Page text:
“Retirement at 67” – Findings on the Employment Situation of Older Female Workers

Barbara Zimmer, Verena Leve, Gerhard Naegele

Abstract


The Age Limit Adjustment Act, which was adopted in 2007, constitutes a climax in the developments of a paradigm shift in pension policy towards remaining at work for longer. This development entails profound changes and restrictions on benefits for assured persons. In future, many of the insurable employed will not receive a pension without incurring deductions until they reach the age of 67. Both employers and employees are faced with new challenges if they wish to avoid pension reductions in the event of an early retirement and consequently possible precarious incomes at old age. Especially women need particular support in this regard, given that in structural terms, they are in a weaker position on the labour market.

Against this background, a representative nationwide survey of 1,800 female workers born between 1947 and 1964 was commissioned by the New Quality of Work Initiative (INQA) and conducted by the Institute of Gerontology at the Technical University of Dortmund in cooperation with TNS Infratest in 2007. These cohorts are to be affected by the increase of the age limit from 2012 onwards. In addition to structural data, this survey studied the respondents’ assessment of their current ability to work and to continue to work until reaching the standard age limit. Further, the survey explored specific working conditions and strains of work. The results show that more than 40 % of the female respondents are sceptical about the conditions of being able to continue their current work until reaching their statutory age limit. The only moderate to poor workability and the consequential danger of having to leave work result e.g. from work-related strains which accumulate in certain sectors and professional groups. The creation of appropriate jobs for older workers as well as the implementation of a staff policy in companies, which is sensitive to demographic developments and individual circumstances, can contribute to maintaining and nurturing the workability.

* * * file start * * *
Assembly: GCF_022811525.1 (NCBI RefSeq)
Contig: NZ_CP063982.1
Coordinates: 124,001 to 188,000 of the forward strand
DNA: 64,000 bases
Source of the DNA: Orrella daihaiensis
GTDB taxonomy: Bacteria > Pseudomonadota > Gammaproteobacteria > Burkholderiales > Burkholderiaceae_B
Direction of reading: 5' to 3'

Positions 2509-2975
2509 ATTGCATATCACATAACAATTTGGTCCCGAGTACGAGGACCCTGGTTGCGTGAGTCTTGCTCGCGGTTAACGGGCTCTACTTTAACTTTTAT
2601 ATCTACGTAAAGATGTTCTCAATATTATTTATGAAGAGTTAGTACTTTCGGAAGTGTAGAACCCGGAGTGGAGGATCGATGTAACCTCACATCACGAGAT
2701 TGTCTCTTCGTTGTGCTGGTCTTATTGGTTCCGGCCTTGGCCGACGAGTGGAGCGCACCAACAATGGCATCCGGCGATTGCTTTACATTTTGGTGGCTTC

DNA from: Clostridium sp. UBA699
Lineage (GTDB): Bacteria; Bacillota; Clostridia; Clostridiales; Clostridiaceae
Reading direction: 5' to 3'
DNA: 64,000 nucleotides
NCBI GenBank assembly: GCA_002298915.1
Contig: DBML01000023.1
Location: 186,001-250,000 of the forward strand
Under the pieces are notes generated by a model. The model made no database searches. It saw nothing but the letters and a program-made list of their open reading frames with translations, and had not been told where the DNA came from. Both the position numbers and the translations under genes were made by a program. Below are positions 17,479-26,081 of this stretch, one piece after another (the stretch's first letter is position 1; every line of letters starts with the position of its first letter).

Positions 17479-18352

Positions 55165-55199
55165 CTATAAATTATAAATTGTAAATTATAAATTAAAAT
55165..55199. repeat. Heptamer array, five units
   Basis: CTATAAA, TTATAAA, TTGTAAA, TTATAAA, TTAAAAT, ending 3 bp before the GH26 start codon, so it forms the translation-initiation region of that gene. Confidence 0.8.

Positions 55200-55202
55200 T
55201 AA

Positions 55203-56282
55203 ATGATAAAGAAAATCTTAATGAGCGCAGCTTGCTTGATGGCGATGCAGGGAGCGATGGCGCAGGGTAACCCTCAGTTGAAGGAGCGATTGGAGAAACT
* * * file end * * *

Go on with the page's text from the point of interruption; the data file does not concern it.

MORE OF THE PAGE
Keywords


Labour; Demographic Change; Female employees; Work conditions; Pension; Workability

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